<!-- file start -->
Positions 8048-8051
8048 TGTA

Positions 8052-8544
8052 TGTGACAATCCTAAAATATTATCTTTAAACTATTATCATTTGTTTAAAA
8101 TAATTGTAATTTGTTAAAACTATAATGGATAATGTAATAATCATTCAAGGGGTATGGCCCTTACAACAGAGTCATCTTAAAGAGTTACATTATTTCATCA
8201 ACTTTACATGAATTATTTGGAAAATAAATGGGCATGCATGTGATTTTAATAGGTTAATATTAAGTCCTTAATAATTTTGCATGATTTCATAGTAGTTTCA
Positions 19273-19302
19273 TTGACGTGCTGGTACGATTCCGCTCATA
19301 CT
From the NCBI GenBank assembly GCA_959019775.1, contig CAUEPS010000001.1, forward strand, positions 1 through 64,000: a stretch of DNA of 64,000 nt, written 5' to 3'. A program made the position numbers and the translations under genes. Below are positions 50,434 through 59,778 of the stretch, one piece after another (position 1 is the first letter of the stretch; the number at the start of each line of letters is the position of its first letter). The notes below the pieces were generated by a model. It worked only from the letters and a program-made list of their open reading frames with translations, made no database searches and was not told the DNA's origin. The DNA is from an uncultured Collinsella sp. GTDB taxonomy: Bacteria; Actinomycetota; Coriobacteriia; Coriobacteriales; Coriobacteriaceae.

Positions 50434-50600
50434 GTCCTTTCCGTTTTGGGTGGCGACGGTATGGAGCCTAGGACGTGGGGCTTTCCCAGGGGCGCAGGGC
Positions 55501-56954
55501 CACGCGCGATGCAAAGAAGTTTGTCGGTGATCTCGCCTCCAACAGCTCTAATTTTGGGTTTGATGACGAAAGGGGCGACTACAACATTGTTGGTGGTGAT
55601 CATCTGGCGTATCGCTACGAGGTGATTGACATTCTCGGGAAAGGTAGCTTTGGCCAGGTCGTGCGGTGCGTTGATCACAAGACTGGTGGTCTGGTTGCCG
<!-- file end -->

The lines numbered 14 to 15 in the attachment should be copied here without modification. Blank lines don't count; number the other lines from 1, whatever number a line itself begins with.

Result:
55501 CACGCGCGATGCAAAGAAGTTTGTCGGTGATCTCGCCTCCAACAGCTCTAATTTTGGGTTTGATGACGAAAGGGGCGACTACAACATTGTTGGTGGTGAT
55601 CATCTGGCGTATCGCTACGAGGTGATTGACATTCTCGGGAAAGGTAGCTTTGGCCAGGTCGTGCGGTGCGTTGATCACAAGACTGGTGGTCTGGTTGCCG